Among today’s young students, “The strategy for dealing with religious and moral disagreement is: ‘You don’t go there.’”
This was the conclusion reached by sociologist, Christian Smith in his extensive research on the thinking and beliefs of American teenagers (Soul Searching: The Religious and Spiritual Lives of American Teenagers).
Smith noted that young people have a one word response to strongly held religious or moral opinions: “Whatever.”
Is it surprising that when these teenagers became young adults, The Office became one of their favorite television programs? This show takes the ultimate “Whatever” approach to all things political and moral. (More about this in a moment).
How did we get here?
The problem we are up against can be traced to the societal structures that shape young minds. For the past several decades, in the cause of promoting and protecting pluralistic civility in a multi-cultural society, participants in public learning institutions have faced an imposed tolerance requiring them to accept the legitimacy of each person’s moral and religious beliefs and practices.
To help legitimize this strange form of tolerance, truth became something divided between private and public spheres. Moral and religious beliefs were gradually privatized into a sphere irrelevant to daily life in the real world.
Christian young people who spend large amounts of time in public institutions can become increasingly inarticulate with regard to their faith. The unspoken (and sometimes loudly spoken) assumption in these settings is clear: “you don’t go there.”
These young people are being taught to be guarded about beliefs that seem too particular, too exclusive or potentially offensive. After enough years in this learning environment, they begin to lack a capacity to talk about differences in an informed and logical way. The indirect message (and sometimes not so indirect) is that moral argument and constructive engagement over diverse beliefs is risky territory — You don’t go there.
If you offered to train them in the basics of moral argument and logic, they might even question your motives. This kind of training could only lead to exclusive thinking and some form of violation of pluralistic civility. Some might also suspect that you had a imperialistic agenda aimed at oppressing a minority or imposing your politics on others.
To avoid hurt feelings or conflict, young people learn how to avoid particulars and absolutes. They learn to talk about everything in strictly non-offensive ways. This means that if they actually held a moral or religious opinion, they’ll suspend their commitment to it for the “greater good” of avoiding division or hurt feelings.
And moral and religious opinions (they’ve been told) are merely like choosing between chocolate or vanilla—matters of personal taste. Directly and indirectly, our young people are schooled in this mind-set in public learning institutions.
By creating this kind of learning environment for our youth, we have encouraged them to suspend the depth of their commitment to their morals or beliefs (for at least six hours each school day). But at what point could this default position become harmful?
A monolithic culture:
Sadly, what this approach leads to is diversity that we can’t discuss and a monolithic culture—where everyone is forced to conceal the multi-cultural dimensions of society.
Historian Martin Marty suggested that:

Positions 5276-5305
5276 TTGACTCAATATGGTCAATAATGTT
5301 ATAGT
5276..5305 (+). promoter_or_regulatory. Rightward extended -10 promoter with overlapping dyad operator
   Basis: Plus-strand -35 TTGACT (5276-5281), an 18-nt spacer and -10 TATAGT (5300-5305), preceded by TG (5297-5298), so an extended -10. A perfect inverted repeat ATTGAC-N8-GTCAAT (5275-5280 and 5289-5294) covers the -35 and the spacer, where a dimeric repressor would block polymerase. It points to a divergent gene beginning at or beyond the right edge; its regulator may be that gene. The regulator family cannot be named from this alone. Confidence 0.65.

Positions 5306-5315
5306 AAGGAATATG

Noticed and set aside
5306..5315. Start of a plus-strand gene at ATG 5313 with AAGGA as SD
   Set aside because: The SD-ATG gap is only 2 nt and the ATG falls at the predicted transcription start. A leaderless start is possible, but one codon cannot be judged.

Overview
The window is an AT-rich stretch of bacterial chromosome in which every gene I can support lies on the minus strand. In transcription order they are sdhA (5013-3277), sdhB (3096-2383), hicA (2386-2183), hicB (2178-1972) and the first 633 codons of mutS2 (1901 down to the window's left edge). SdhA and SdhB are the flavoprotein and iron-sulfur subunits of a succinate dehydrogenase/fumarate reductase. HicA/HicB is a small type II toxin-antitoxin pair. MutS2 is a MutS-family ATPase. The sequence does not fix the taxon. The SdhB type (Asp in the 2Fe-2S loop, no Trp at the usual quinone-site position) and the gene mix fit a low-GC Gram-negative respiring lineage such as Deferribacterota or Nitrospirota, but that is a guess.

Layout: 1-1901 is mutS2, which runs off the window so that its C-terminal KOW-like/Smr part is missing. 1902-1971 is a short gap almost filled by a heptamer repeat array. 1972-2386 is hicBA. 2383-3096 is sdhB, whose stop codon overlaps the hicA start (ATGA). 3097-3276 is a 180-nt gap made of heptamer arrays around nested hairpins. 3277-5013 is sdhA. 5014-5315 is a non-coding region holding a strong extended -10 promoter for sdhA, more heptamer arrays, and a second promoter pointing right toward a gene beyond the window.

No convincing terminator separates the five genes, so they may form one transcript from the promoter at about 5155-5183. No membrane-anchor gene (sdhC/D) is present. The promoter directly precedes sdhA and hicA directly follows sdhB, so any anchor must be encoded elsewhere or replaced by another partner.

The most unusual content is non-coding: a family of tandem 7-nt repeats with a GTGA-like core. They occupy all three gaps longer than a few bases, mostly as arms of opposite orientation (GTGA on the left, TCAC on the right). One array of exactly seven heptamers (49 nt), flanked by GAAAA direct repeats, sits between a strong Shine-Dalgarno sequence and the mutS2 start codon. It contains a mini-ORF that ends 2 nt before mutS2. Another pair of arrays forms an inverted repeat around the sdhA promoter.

“…we are living in the first time in history where Christianity has been boxed into the private sphere and has largely stopped speaking to the public sphere.”
Another noted that,
“This internalization or privatization of religion is one of the most momentous changes that has ever taken place in Christendom.” (Total truth: liberating Christianity from its cultural captivity, Nancy Pearcey, Phillip E. Johnson)
As a result, our lives are often compartmentalized, with our faith firmly locked into the private realm of church and family, where it rarely has a chance to inform life and work in the public realm. The aura of worship dissipates after Sunday, and we unconsciously absorb secular attitudes the rest of the week. We inhabit two separate ‘worlds,’ navigating a sharp divide between our religious life and ordinary life.
It all becomes humor:
I noted at the beginning that when these young people became young adults, The Office became one of their favorite television programs. The characters in this show approach all controversy as fair game for a “Whatever” style of light-hearted humor. Perhaps love for this show should be expected from those who were socially forced to show tolerance and respect no matter what they thought or felt. The only opinion they were permitted was acceptance and affirmation of everyone’s religious, moral or political viewpoints. I am not surprised that they would detox off such a dysfunctional system by using humor as a means of dissent.
An important question:
“How are we (the Church) to better prepare these young people for their college and life experience?”
“A key element is to teach a Christian worldview. As our secular culture becomes more hostile to Christian ideas, it is more difficult to live out our Christian worldview consistently.”
“When the culture was more hospitable to Christian values, a Sunday school understanding of Christianity could survive. Now we live in a culture hostile to those values. A rudimentary understanding of Christianity in such a hostile culture will soon wilt and die.”
“Ministry to young people must be more intentional. Teaching a Christian worldview and training young people in the basics of apologetics are absolutely crucial if their faith is to survive” (Kirby Anderson).
For hopeful perspective, see, A world without windows.
For deeper reflection on tolerance, see, Whatever happened to tolerance?